Astronomy at a distance: what you need to start stargazing from home
Social distancing may be keeping you at home, but that doesn’t mean you can’t be exploring the universe at the same time. Did you know that you can enter a whole world of stargazing using objects you might have around the home? There is plenty that you can discover using only the naked eye. Scientists from the University of Warwick’s Astronomy and Astrophysics Group will be showing us what you can discover in our skies over the coming weeks, with advice on how you can get involved in Astronomy without ever leaving your garden.
Now that we’re moving towards spring and summer, Astronomy is a rewarding hobby to take up. You can learn a lot about Astronomy from the internet, but it’s also a really good activity to do yourself. Wrap up warm and go outside. It’s good fun to learn the constellations, and they’ll become like old friends as you get older.
In this series we’ll introduce you to some simple, fun Astronomy you can do in your garden or from your balcony after the sun goes down.
The first thing to remember is that you need to use some common sense. It’s dark at night and you can easily trip over or bump into things and hurt yourself. When you first go outside you usually can’t see much as it takes a few minutes for your eyes to get used to the darkness so you can see - we call this dark adaption.
However, you still need some lighting to help you move around, read star charts, check what you’re looking for, etc. So the first thing to organise is a torch – but we need to change it a little. Torches are usually made to make as much light as possible, but at night too much light will ruin your dark adaption. So get an ordinary torch and tape some thin paper (any paper, even newspaper will work) over the front of it. Try putting different layers on and seeing how much light still comes through.
A red bicycle torch can also be used but will still produce too much light and need to be covered. When you get it right there will just enough light to help you to see at night without ruining your dark adaption. But be careful - even with your new astronomical torch, you still need to take care when moving around at night.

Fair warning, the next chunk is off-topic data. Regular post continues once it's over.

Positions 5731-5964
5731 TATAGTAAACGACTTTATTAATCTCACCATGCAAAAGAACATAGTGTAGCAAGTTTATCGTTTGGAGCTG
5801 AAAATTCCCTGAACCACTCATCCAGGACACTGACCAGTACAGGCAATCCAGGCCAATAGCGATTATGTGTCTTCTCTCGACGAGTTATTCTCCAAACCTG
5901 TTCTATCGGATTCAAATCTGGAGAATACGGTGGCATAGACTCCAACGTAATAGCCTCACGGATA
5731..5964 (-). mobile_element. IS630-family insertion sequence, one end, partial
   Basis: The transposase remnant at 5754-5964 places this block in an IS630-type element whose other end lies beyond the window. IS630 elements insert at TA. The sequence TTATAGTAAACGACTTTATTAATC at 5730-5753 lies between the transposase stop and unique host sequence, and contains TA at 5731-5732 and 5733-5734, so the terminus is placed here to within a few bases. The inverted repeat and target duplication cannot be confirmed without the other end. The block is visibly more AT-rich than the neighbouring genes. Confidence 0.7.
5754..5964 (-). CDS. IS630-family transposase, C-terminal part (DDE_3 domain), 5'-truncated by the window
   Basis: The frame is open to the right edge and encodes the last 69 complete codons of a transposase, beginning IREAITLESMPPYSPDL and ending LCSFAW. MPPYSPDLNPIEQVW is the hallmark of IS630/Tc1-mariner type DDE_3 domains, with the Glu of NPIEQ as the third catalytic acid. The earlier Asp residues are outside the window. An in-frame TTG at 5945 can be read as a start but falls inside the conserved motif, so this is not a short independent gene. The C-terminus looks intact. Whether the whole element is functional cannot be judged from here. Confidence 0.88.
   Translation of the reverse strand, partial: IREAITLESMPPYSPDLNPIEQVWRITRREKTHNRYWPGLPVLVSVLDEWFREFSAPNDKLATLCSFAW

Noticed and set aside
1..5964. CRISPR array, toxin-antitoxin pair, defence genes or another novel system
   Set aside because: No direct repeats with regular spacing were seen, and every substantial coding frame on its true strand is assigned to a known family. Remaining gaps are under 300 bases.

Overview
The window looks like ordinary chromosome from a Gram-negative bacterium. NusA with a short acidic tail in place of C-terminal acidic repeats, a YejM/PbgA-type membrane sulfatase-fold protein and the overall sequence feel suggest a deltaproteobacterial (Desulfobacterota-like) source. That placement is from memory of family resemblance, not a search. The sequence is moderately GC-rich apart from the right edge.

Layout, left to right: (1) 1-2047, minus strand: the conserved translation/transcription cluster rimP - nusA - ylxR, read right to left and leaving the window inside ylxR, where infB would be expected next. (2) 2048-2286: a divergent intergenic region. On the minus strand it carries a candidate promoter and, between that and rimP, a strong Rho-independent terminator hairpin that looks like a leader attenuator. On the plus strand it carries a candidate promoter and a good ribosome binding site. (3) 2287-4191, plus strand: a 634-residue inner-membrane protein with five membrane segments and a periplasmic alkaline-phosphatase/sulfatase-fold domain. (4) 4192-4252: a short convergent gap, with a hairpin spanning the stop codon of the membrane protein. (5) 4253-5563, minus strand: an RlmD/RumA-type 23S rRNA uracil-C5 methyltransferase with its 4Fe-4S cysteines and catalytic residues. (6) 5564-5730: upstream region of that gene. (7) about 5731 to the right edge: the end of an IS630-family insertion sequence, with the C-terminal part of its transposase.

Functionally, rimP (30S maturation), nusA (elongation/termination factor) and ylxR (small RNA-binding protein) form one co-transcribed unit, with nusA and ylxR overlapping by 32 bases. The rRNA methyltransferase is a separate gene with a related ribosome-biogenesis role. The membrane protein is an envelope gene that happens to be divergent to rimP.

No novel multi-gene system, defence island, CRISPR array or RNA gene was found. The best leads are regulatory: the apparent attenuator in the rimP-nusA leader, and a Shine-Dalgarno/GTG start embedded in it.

Now that we’ve got lighting sorted out, what equipment do you need to see the stars? Well, there is Astronomy that can be done with any kind of equipment, or even none at all! That’s what we’re going to focus on.
- With just your eyes you can do things such as learn the constellations, observe shooting stars and meteor showers, and see the space station and other man-made satellites.
- With a cardboard tube (like the centre of a toilet roll) you can see that some stars have colours.
- Binoculars are many amateur astronomers’ favourite piece of observing equipment because you can see so much with them. They’re excellent for seeing the Milky Way (our Galaxy), star clusters, the moons of Jupiter and nebulae (clouds of gas)
- With a small telescope you’ll be able to see things like the rings of Saturn, craters on the Moon, and many star clusters and galaxies.
3 April 2020
Updated: 5 October 2021
The Astronomy and Astrophysics group at Warwick is interested in a huge range of scales across the Universe: planetary systems, how they form, live and die; stars, stellar binaries and and the exotic physical processes that they allow us to explore; as well as the transient events which mark the end of stellar lifetimes and the galaxies stars inhabit across the Universe. The group started in September 2003 and is both an observational and theoretical group. The group makes use of a wide range of ground-based telescopes, such as ESO's Very Large Telescope (VLT) in Chile and the Isaac Newton Group of telescopes (ING) in the Canary Islands, or the Atacama Large Millimetre Array (ALMA), as well as space telescopes such as NASA's Chandra and ESA's XMM-Newton X-ray observatories and the Hubble Space Telescope. The Warwick astro group partners in the four large spectroscopic surveys (DESI, SDSS-V, WEAVE, and 4MOST) that will start operations throughout 2020-2021.
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